An indulgent lunch led to a reflective evening.
food, no alcoholic beverage for me, but camaraderie. Two rich courses
overshadowed by non-stop chatter and laughter. The past relived, the
recent present caught up on. The latest disasters averted, the
budding romances, the failed marriages, the trials of family life,
the job woes, and the new resolutions. A social circle that's
survived and shared many experiences, except age; all of us at a
different stage in our lives. Young, middling, wise.
appearing young are in reality old; the middling neither youthful or
mature, and somewhere in-between being quiet and forthright; whereas
those assumed wise are young at heart, the flirtatious go-getters of
the group. Not forgetting the couple that flit across all three
categories like migratory birds: diving here and there, swooping in
the air, whilst always being impeccably groomed. Quite simply, they
put the rest of us to shame due to their coiffured hair, colour
coordinated outfits and matching accessories.
fair to say that grouped together we resemble a smorgasbord: none of
us are exactly alike, and yet we expect each of us to stay the same.
To be the same each time we meet. No change. Events may have moved
on, but personality and outlook should remain unaffected. Marie will
moan and seek reassurance; Hannah will listen and interject when
appropriate in soft, comforting tones; Tricia will try to be the
centre of attention; Jan will be business-like; Catherine will
attempt to jolly everyone along and usually succeed; Kelly will
apologise for any slight she feels she may have caused in the run-up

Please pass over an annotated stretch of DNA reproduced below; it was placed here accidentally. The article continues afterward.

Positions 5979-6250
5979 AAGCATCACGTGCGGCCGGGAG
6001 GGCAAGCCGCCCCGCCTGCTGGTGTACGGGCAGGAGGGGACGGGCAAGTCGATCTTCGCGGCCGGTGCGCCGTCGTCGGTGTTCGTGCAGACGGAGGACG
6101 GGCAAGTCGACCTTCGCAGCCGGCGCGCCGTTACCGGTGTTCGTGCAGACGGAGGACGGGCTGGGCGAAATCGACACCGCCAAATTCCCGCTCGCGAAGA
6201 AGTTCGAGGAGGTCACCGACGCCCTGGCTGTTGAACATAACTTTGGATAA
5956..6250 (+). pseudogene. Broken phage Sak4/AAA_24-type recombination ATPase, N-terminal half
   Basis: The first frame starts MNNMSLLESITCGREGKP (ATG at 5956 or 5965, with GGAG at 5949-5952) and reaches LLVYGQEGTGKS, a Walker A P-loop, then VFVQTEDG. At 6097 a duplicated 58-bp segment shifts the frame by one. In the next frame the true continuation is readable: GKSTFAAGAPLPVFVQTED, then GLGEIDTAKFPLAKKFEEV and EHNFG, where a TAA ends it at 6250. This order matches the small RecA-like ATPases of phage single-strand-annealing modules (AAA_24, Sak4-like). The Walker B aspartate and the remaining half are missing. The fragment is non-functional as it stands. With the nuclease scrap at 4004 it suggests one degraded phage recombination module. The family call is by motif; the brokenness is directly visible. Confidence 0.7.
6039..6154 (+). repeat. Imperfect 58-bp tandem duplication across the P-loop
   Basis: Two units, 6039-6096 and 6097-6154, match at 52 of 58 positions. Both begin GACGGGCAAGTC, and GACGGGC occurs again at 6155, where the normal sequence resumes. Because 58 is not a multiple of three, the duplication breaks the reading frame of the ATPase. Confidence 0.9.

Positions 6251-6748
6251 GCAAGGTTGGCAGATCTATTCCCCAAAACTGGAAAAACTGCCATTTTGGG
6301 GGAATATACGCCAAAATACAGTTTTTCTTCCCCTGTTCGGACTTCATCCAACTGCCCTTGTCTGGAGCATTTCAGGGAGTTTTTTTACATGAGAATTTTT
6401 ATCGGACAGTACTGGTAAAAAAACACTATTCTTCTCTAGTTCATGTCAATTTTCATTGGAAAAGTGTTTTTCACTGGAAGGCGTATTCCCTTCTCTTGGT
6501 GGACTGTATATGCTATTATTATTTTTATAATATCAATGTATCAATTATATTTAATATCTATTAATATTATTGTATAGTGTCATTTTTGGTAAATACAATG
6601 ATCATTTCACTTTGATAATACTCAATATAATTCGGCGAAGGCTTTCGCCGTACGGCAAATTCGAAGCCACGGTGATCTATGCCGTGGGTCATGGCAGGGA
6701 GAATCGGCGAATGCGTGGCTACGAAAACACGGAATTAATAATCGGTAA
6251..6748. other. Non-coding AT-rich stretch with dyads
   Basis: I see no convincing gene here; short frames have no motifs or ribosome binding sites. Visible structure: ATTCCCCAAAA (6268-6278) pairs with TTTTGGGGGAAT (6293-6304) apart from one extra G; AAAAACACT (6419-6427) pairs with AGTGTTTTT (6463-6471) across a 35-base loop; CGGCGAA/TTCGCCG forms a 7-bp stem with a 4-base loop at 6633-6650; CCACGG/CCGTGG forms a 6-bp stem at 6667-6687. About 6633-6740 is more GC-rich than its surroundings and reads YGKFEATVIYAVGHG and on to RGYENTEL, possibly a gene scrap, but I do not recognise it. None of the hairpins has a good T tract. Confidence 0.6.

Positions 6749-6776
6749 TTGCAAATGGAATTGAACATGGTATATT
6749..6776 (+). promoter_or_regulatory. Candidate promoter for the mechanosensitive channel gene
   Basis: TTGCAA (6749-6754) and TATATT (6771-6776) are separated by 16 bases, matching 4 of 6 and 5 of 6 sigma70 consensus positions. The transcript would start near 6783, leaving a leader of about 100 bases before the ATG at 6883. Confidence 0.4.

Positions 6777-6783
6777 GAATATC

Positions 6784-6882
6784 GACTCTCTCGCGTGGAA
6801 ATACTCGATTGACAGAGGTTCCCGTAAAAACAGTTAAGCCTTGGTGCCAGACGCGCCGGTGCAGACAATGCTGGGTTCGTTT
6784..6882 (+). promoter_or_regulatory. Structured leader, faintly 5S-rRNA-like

to these proceedings; and Natasha will look anxious but will
nonetheless provide a sense of calm.
being the case, how could our catch-ups possibly be merry? But they
are. Only a bunch of women know how to meet each member's emotional
needs and still manage to joke.
where am I in this assortment of women folk?
back and watch, taking part when I'm required to. Soaking up the
setting like a sponge, absorb what's done, what's said, make mental
notes, or try to engineer a one-to-one. That's the role I always
play. I don't think they realise these days that my attendance is a
huge effort. An undertaking I continue because I value their
individual friendship, and yet there are times when I feel the bond
is tired. Frayed, like a cord that's been strained in the same spot
and which soon might snap from the repeated tension.
have been more occasions than I could count recently where I've felt
we're not on the same page or even in the same book. Not that I would
admit to that fact in a telephone chat, by email, or to their faces.
I have never sought confrontation and I do not wish to seek it now,
although I know in suppressing it my tone at times may seem a little
odd. Brusque or vague, and I'm sure regardless of what I do or don't
say my body language gives me away. Just little signs that all is not
well. As well as it used to be. That something about me is different.
do feel different; I'm surprised that nobody else does, unless like
me they're hiding that reality under the layer of personality we've
each come prepared to exhibit and to expect. I just find I don't want
to be included as much and I don't want to engage with their concerns
or share my own. I've always been a bit reserved, a bit private like
that, sat on the outside and looked in, but now I want to be left
alone and not needled. The group dynamic dies if a member feels
obliged to attend the proposed outing, lunch, or girls' holiday, or
has to come up with a not very believable feeble excuse. So why do I
go? Because it's easier than laying my new self bare. Because it's
hard to leave the old me behind.
All characters and events in the above are fictitious and any resemblance to real persons is purely coincidental.